In Dinas bay platfrom, 2009. Photo: Herbert Ortner.
|Built by||Société Anglo-Franco-Belge|
History in South Africa
The NG15 class of locomotives were developed for use on the 60cm gauge lines of SAR and were a development of previous classes of locomotive.
The origin of the design was the three locomotives of the Hd class built for the Otavi Railway in German South West Africa (now Namibia). Needless to say these locomotives were German built being constructed by Henschel & Sohn in Kassel. The design progressed in 1922 with a further six locomotives, again built by Henschel & Sohn, that became the NG5 class.
After trials of one of the locomotives on the Avontuur line the design was altered again to become what is now known as the NG15 class. The preceding classes made use of flangeless driving wheels on one set of the eight coupled driving wheels, however this still proved unsuitable for the tighter curves on the Avontuur line. Therefore what differentiated the NG15s from their preceding classes was the use of a Krauss-Helmholtz pony truck for the leading wheels. This system allows the front driving axle some sideways movement so that only the rear three axles form a rigid wheelbase. The front axle is guided around curves by the front pony truck to which it is attached via a pivoted linkage.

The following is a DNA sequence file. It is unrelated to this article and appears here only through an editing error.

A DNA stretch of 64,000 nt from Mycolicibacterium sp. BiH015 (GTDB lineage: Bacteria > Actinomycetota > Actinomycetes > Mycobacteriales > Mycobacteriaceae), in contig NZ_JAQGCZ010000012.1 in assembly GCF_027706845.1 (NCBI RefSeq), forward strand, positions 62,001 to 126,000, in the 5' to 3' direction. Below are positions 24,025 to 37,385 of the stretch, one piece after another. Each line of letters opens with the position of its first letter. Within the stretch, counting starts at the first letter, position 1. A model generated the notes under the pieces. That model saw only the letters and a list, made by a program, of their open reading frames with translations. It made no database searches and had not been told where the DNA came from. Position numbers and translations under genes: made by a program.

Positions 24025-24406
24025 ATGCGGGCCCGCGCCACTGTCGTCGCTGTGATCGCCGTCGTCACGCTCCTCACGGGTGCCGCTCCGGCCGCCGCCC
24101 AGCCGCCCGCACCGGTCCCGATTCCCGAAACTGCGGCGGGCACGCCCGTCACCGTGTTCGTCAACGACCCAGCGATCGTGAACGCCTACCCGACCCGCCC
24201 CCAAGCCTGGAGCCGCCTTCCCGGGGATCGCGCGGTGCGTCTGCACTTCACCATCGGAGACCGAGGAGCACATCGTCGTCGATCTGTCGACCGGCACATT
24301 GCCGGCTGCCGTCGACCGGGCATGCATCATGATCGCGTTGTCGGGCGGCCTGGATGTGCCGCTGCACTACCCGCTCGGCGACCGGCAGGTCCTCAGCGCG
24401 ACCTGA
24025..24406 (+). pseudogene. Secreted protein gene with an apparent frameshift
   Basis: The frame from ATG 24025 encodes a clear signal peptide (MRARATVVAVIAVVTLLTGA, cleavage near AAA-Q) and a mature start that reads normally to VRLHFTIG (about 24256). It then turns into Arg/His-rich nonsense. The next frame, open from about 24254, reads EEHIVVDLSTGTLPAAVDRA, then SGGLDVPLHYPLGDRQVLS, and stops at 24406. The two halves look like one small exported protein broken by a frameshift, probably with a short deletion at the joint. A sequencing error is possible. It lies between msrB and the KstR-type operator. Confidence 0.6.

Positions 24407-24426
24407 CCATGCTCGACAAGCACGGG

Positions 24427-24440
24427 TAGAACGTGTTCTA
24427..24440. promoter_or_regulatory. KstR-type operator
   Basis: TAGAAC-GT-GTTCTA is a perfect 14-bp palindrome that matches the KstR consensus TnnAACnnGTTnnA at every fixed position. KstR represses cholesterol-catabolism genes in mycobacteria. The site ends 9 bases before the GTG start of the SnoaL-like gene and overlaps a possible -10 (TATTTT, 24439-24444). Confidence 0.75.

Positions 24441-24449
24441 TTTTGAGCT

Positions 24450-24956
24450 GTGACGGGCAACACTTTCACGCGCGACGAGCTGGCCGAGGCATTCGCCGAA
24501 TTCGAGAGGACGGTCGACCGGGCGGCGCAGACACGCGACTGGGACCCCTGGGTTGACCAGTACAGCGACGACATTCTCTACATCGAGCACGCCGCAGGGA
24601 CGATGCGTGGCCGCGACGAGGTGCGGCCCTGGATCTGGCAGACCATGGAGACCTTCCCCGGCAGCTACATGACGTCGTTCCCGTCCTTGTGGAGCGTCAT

Preservation in the UK
133 arrived in the UK at the same time as 134 and was initially brought over from South Africa for a railway at Robin Hood's Bay in Yorkshire but this fell through and the locos were purchased for the WHR's future motive power back in 1998. Subsequently two NGG16s (87 and 130) imported for the same project made their way to the WHR.
To the WHR
After its arrival in Wales 133 was cosmetically restored and was displayed in the bay platform at Dinas for nearly 10 years. The loco was displayed in Caernarfon in 2009 as part of the effort to raise money for sister loco 134.
Eventually the weather had taken its toll and the boiler cladding was stripped to prevent further deterioration. the tender body was scrapped and the frames used to hold 134's new tender while its own frames are restored. The locomotive remains in the open at Dinas.